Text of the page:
1:38 – James Wetrich Yeah since I published the book 2 years ago, it’s getting worse. And that’s why we titled. I think this session from bad to worse. I can’t believe some of the things that are going on and there continue to be too many meetings, too much bureaucracy, and too much use of poor performance management companies that aren’t training their leaders. Leaders that don’t know what their job is, I, there was a Gallup poll a couple of years ago that said something like 25% of the managers don’t even know what their job is.

2:14 – James Wetrich I mean, it’s, it’s, it’s amazing. And I have a client I have worked with in the past recently who actually. Told me that after their performance management process, they had to redo all their performance management ratings because the organization decided that certain people weren’t going to have certain ratings and they needed to go back and rewrite their people after they’ve already rated them and submitted their performance review. I mean, it’s just stuff like that. You just can’t imagine.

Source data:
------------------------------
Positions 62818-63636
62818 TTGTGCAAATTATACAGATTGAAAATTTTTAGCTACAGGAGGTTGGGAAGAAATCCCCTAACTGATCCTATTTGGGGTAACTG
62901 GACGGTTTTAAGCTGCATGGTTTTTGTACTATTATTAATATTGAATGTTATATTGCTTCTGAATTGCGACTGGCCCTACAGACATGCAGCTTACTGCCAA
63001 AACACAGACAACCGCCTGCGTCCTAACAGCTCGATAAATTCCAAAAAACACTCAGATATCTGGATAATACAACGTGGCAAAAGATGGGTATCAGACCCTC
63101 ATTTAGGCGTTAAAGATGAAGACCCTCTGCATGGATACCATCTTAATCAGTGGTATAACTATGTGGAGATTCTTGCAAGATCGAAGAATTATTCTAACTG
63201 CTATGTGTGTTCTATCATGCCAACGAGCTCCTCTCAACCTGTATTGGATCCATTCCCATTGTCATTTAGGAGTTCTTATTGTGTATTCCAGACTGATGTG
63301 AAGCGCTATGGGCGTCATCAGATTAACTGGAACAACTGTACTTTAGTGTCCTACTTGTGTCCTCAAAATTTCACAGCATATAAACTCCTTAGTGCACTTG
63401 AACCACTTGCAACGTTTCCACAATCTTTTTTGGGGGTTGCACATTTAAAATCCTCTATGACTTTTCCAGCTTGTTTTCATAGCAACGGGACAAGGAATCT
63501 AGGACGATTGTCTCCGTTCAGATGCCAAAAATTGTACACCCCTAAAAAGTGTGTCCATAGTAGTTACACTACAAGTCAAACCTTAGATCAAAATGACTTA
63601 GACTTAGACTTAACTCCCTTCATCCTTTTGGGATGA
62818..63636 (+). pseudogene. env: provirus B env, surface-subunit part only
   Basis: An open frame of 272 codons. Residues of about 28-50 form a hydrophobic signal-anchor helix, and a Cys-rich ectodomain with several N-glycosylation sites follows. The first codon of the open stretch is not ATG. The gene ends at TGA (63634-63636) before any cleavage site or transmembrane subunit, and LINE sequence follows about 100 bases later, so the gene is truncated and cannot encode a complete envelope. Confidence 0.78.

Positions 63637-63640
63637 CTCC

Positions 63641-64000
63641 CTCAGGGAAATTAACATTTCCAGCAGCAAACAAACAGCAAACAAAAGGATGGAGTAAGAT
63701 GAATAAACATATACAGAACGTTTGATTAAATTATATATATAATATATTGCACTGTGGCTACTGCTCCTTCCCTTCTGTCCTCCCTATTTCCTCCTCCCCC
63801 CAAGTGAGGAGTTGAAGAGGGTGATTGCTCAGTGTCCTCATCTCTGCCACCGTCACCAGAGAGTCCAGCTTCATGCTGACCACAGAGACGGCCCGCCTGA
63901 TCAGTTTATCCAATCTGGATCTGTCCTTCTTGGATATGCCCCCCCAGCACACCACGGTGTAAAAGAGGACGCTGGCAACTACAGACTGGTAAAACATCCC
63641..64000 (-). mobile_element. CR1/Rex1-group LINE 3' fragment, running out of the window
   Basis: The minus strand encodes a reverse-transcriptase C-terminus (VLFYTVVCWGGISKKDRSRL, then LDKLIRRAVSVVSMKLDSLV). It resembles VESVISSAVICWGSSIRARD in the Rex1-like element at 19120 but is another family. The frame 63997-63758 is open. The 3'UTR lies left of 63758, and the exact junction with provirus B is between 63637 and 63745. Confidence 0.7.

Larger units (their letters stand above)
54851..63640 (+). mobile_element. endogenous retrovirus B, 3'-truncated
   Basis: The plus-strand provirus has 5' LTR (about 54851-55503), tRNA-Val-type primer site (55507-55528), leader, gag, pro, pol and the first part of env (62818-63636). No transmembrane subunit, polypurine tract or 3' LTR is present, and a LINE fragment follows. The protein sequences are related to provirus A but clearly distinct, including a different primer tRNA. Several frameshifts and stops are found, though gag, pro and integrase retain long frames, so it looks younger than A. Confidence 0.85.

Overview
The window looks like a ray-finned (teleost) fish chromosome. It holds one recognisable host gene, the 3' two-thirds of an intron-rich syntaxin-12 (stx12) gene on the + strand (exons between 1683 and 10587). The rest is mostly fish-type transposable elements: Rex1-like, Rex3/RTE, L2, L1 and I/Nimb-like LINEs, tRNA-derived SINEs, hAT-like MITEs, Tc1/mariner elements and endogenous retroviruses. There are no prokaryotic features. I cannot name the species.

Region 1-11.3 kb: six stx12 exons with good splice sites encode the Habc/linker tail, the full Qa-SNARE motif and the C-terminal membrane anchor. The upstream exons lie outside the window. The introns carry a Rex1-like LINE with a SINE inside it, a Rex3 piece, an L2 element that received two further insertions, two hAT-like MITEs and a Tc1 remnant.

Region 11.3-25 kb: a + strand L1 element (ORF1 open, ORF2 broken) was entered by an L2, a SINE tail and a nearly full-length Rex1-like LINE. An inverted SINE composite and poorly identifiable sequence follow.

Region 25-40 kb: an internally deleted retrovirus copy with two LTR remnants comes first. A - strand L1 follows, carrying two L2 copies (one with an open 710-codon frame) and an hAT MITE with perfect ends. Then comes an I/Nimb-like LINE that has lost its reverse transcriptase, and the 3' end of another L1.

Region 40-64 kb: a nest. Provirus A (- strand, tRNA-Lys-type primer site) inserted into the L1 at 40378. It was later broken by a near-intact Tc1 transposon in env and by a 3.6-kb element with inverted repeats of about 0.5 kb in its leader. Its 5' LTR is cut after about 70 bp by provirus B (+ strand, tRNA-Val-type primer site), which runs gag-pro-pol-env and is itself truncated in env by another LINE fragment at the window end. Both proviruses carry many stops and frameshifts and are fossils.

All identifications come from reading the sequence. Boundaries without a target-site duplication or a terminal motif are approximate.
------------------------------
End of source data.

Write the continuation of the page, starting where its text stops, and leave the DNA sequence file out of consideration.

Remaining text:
2:43 – James Wetrich I had a friend call me the other day. They were asked for anonymous feedback on a leader. And 1 of his subordinates was called by the chief operating officer of the company, asking him to explain the feedback he provided in this so-called anonymous feedback, which was no longer so anonymous. Yeah.

3:08 – Hugh Ballou Yeah, and anonymous is questionable anyway.

3:12 – James Wetrich Of course, of course.